I am writing because a large number of Black Lives Matter signs on South Whidbey have been taken down or vandalized. I fail to understand the sense of entitlement it must take to steal from a neighbor and, at the same time, attempt to squelch free speech.
Taking someone’s BLM sign says way more about you than it does about your neighbor’s support of Black lives.
Speaking only for myself, I choose to display a BLM sign because I believe it is time for our country to take an honest look at the historical and current injustices imposed on and hurled at Black people — our neighbors, friends, co-workers and co-citizens. It is a time of reckoning with who we are and who we want to be, and most important — time to make some real changes!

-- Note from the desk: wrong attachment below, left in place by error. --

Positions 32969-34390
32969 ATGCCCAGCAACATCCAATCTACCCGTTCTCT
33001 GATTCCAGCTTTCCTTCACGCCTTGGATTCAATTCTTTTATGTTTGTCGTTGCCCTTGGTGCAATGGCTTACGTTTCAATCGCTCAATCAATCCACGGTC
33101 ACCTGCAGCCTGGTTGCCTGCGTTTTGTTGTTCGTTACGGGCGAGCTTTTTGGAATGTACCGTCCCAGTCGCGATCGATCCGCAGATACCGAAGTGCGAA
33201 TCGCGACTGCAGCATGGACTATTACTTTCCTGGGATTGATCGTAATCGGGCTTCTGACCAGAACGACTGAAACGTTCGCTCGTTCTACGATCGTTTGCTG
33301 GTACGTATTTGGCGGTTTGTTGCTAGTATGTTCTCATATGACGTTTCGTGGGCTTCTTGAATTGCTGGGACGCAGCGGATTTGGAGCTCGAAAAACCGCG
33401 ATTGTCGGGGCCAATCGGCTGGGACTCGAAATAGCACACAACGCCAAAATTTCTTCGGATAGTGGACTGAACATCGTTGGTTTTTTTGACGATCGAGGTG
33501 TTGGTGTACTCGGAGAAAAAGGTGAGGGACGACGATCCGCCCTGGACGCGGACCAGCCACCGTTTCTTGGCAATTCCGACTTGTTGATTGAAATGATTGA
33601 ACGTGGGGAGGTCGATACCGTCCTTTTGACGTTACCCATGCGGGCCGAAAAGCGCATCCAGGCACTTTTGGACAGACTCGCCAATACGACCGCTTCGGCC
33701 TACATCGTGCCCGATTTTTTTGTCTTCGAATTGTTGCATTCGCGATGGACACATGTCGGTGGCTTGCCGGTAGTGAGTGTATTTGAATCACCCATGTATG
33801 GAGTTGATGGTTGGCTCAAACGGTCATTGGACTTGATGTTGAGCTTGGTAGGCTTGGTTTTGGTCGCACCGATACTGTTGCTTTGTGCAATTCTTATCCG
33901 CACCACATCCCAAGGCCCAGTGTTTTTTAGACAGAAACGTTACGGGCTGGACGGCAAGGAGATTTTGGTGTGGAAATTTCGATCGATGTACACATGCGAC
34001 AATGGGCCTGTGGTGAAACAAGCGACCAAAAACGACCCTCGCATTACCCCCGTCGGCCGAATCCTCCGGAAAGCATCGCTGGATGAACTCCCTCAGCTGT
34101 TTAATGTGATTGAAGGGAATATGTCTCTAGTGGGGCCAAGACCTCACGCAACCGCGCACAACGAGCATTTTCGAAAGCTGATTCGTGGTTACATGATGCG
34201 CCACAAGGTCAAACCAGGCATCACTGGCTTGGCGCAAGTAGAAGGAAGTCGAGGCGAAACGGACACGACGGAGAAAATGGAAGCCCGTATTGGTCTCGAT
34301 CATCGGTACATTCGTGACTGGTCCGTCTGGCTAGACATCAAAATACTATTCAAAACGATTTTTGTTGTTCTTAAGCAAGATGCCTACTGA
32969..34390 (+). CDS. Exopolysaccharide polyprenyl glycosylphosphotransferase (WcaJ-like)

An anonymous letter that showed up in my mailbox made the statement that All Lives Matter.
If All Lives Matter, then Black lives, by definition, would be part of that narrative.
If I noted something special about one of your children and commented how much she or he mattered, would you yell back at me that all of your children matter?
My question to the author of that letter is, “where do Black people fit in your narrative of All Lives and why does my statement Black Lives Matter upset you so?”
The Black Lives Matter movement is bigger than the Portland rioting that Fox News continues to portray as the real issue, as opposed to protesting the killing of Black men and women.
We do not have to agree on the related issues. We do need to allow each other our free speech rights, e.g., signs on our property. Removing or vandalizing your neighbor’s sign is criminal act. Wouldn’t it be better to simply ask your neighbor to help you understand her or his intended meaning behind their posting of a BLM sign?